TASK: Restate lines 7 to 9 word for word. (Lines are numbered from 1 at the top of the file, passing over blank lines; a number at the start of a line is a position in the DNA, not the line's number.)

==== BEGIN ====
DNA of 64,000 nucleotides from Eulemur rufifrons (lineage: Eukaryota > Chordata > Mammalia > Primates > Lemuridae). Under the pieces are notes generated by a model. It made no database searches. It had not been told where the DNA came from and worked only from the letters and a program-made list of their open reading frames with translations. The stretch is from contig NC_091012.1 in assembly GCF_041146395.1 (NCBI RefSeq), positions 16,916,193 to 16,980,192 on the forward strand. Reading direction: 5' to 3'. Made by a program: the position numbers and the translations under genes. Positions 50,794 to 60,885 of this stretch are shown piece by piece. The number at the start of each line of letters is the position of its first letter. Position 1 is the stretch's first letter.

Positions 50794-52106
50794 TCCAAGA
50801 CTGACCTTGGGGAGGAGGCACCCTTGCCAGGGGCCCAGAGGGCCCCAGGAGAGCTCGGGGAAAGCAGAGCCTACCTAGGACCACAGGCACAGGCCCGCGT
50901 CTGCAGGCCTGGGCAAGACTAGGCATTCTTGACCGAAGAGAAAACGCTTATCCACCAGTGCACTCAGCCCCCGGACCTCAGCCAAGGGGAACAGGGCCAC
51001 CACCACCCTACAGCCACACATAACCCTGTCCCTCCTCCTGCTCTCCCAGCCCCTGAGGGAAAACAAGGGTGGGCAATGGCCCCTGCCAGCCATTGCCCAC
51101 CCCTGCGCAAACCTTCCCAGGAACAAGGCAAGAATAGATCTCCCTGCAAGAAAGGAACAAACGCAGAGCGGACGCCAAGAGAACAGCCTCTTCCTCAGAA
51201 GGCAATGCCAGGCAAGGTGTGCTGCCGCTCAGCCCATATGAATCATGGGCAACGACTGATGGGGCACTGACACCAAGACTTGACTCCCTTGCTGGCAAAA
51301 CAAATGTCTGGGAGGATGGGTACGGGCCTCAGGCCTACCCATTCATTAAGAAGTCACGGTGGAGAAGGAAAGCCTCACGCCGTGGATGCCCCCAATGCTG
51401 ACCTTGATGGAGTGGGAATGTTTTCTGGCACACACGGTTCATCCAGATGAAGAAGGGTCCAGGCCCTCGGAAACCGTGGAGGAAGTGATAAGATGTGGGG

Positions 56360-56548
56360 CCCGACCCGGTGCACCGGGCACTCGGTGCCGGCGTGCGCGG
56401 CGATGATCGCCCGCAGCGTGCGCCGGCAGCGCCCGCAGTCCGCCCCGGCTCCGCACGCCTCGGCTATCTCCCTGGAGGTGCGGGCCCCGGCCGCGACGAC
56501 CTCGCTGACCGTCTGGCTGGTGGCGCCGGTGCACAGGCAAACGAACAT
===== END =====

51101 CCCTGCGCAAACCTTCCCAGGAACAAGGCAAGAATAGATCTCCCTGCAAGAAAGGAACAAACGCAGAGCGGACGCCAAGAGAACAGCCTCTTCCTCAGAA
51201 GGCAATGCCAGGCAAGGTGTGCTGCCGCTCAGCCCATATGAATCATGGGCAACGACTGATGGGGCACTGACACCAAGACTTGACTCCCTTGCTGGCAAAA
51301 CAAATGTCTGGGAGGATGGGTACGGGCCTCAGGCCTACCCATTCATTAAGAAGTCACGGTGGAGAAGGAAAGCCTCACGCCGTGGATGCCCCCAATGCTG